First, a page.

I was at secondary school, in art class, when the teacher asked who knows about modern art. No one budged or made a sound. It was apparent that none of the other pupils knew, only me.
Like the idiot I was, I eagerly put my hand up. ‘Ok Robert, let’s hear it.’ The art teacher was like that, gruff, to the point and somewhat impatient with idiots.
I said modern art was all swirls and dots, like a brainstorm in a tea mug.
The class roared with laughter, but the teacher was not amused. He made me stand for an entire 10 minutes as he explained modern art, in all its forms, is the art of today.
It took him 10 minutes to make that point, which mostly went over my head because I felt embarrassed, intimidated and bullied, just for making an effort.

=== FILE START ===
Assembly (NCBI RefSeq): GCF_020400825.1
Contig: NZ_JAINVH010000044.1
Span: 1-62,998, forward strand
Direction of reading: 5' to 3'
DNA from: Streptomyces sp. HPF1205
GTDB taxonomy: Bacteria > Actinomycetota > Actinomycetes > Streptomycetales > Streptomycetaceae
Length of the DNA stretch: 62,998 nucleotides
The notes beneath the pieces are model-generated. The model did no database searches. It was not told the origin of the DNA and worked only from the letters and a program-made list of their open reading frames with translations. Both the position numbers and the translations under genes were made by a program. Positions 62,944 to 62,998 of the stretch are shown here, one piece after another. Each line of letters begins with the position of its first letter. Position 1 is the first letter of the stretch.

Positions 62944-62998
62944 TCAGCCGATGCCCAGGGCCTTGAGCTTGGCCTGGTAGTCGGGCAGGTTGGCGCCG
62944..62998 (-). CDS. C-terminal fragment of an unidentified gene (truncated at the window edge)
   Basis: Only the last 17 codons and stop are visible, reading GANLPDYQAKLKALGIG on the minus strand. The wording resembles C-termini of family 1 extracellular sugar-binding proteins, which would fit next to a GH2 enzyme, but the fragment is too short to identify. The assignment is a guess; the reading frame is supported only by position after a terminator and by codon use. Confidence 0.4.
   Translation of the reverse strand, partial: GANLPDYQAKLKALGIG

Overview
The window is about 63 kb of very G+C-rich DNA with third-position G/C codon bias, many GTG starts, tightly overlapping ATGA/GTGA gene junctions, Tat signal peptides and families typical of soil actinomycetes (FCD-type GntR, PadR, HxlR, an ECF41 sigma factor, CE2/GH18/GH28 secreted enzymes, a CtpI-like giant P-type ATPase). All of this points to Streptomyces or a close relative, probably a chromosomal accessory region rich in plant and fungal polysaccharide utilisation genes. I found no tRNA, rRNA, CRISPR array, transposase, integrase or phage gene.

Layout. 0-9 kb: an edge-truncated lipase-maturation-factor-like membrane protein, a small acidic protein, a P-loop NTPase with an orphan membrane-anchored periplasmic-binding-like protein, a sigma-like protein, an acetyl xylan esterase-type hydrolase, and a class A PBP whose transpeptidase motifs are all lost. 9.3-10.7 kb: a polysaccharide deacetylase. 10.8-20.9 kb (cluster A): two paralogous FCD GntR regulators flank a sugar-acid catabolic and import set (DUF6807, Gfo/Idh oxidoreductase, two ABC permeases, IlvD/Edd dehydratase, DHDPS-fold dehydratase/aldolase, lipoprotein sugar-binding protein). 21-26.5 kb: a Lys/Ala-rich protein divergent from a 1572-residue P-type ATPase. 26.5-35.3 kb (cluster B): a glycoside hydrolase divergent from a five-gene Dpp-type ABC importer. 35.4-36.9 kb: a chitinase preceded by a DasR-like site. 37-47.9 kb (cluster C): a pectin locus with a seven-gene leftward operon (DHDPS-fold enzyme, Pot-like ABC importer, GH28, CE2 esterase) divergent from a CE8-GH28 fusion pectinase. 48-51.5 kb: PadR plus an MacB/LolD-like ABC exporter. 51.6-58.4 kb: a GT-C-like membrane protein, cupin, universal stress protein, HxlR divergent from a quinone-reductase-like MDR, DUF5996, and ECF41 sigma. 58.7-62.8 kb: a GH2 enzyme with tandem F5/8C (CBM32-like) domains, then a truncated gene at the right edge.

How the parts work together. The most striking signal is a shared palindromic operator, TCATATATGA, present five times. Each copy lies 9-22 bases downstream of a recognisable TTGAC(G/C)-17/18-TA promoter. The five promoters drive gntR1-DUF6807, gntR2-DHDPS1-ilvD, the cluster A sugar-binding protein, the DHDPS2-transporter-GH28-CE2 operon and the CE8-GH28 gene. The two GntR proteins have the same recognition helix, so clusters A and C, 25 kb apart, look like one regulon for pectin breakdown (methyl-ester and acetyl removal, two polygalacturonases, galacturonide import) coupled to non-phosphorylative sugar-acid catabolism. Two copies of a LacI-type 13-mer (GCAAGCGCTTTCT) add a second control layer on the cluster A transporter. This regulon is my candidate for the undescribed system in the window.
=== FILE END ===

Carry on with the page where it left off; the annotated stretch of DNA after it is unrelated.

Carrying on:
In all the subjects at school, art, as in painting and drawing, was one of my favourites. I didn’t need to know much to paint, and whether it turned out to be a total mess or something meaningful, I was free to create without constraint.
Many pots of paint and stiffened paint brushes later, my painting skills are limited to interior decorating, which is, according to clients, better than professional.
My dad was artistic. He could draw and paint better than me, and his skill at embroidery was mesmerising.
I think I got my artistic streak from him, although mine comes through in other ways, like the decorating, garden planning and design and being in love with colour and simplicity.
My writing started at the same time as the art class incident. I got first prize for writing about the school Christmas dinner: a shiny sixpenny piece in old English currency.
Two years ago I started to write more seriously. ‘Seriously’ meaning I would allocate time to write. For me, it is like art class all over again. I can be as ‘creative’ as I like and need no one’s permission.
Yet lurking somewhere in my conscience, self-doubt waits for someone ready to make me stand for 10 minutes, as they explain writing needs to be much more than swirls and dots and a brainstorm in a tea mug.